The Dixie Chicks show in Minneapolis rocked. In early June, Dan Wilson, a Minneapolis songwriter I admire and who co-wrote 6 tunes on the Chix CD (so spent some time with them), wrote in his blog: "'Radical Chicks' the headline of Time magazine. Ridiculous. Those gals are true-blue lefty liberals, they criticize the president, and the press calls them 'Radical.' 'Radical' for speaking out against the war? That's not radical."
That pretty much sums it up for me. The show was pretty non-political, and the songs speak for themselves in a very personal way. They do a have a wonderfully ironic and sardonic opening. Four huge glaring red lights shine while in the dark, they take the stage to canned music playing "Hail to the Chief."
The audience was 3/4s women, which didn't surprise me. It did make me wonder, though, why they chose to pull in male songwriters like DW and Gary Louris (formerly from The Jayhawks) to co-write.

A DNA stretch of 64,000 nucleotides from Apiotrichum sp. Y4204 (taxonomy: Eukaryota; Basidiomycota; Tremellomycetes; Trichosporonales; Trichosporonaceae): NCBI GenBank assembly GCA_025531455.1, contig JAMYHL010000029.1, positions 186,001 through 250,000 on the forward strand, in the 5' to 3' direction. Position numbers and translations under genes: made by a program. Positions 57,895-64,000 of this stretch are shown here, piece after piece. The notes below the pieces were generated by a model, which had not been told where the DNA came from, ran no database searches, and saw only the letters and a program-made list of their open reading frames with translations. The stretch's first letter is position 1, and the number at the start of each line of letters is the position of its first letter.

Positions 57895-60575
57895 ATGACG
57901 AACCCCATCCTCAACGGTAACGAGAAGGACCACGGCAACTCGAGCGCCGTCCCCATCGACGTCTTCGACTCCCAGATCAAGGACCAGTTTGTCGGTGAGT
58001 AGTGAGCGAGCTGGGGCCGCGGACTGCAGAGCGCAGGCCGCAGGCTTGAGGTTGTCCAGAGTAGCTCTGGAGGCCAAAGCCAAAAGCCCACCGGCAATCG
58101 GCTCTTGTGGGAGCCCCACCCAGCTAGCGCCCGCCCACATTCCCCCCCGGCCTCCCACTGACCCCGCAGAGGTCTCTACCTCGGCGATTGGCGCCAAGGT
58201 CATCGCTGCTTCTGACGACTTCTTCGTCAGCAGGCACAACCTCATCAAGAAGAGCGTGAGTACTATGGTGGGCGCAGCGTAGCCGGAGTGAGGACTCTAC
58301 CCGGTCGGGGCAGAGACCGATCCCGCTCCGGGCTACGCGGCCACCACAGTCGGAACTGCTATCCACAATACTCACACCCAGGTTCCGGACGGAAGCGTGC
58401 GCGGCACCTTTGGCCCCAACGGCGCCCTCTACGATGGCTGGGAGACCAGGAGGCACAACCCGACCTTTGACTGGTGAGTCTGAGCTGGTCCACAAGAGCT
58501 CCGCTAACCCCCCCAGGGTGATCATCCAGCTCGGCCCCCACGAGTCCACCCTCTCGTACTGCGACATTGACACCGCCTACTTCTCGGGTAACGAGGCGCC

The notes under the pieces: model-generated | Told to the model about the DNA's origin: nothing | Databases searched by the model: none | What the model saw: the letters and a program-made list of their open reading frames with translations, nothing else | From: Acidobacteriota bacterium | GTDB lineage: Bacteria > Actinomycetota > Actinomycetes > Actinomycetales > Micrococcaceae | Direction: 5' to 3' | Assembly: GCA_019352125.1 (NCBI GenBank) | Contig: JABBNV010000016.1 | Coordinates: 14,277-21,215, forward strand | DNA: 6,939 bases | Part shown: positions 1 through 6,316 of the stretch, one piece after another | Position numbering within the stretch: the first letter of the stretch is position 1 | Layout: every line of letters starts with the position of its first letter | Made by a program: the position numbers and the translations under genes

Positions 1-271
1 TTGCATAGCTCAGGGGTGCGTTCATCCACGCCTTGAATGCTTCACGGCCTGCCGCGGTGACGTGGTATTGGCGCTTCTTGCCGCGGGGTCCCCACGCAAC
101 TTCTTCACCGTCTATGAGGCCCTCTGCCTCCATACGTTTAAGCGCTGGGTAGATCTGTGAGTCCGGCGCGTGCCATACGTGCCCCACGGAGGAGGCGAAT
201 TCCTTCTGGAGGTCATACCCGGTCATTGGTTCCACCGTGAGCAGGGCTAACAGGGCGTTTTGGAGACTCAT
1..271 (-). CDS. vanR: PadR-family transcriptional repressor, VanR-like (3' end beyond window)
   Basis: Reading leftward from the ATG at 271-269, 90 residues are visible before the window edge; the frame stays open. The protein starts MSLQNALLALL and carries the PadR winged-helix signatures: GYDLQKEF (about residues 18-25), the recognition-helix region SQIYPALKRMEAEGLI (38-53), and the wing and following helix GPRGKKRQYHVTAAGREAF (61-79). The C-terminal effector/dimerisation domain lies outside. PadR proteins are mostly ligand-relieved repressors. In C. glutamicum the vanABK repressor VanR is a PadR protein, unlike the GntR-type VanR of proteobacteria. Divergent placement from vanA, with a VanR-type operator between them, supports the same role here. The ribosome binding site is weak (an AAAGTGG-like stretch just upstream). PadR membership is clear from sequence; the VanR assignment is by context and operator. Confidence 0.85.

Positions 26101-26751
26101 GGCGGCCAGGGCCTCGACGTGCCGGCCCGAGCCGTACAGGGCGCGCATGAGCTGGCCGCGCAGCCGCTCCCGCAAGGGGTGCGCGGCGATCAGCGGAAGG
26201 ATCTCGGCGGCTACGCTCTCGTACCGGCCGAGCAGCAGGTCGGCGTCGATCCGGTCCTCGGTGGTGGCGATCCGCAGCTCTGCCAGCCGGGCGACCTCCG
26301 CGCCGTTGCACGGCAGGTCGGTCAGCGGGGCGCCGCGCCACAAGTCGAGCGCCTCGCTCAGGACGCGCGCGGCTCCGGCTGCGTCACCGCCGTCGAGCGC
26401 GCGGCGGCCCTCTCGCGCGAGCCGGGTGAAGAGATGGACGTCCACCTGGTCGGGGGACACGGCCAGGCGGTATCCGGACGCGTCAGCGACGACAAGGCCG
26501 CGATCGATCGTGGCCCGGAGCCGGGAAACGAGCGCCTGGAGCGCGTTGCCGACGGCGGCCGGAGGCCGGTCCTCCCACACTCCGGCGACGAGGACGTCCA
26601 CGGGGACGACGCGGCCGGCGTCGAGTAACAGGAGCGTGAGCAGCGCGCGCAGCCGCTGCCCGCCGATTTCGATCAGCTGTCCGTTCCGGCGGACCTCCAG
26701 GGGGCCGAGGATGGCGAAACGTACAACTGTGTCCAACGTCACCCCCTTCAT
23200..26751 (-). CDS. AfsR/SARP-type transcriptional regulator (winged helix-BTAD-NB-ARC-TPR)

While I was pondering women and leftist politics in the Twin Towns, I tripped across a quote by Agnes Nixon, daytime soap maven, in Chris Lawford's book. She said, "Soaps are often the only education on social issues that the underbelly of America ever gets." A bit harsh, but it is interesting to ponder if there are women who do indeed get their only exposure to these issues (AIDS, gay rights, interracial, and for that matter, gay, marriage, etc.) because liberal TV writers manage to slip them into story lines.
Although I love the waves of estrogen washing over at the DXC concert, I needed a little testosterone counterbalance on the long drive home today, which I took in doses from John Mayer's "Try" and Mike Doughty's "Haughty Melodic."
Looking forward this week to more musical delights - Bonnie Raitt & Keb 'Mo and Tim O'Reagan (like GL above, formerly of The Jayhawks).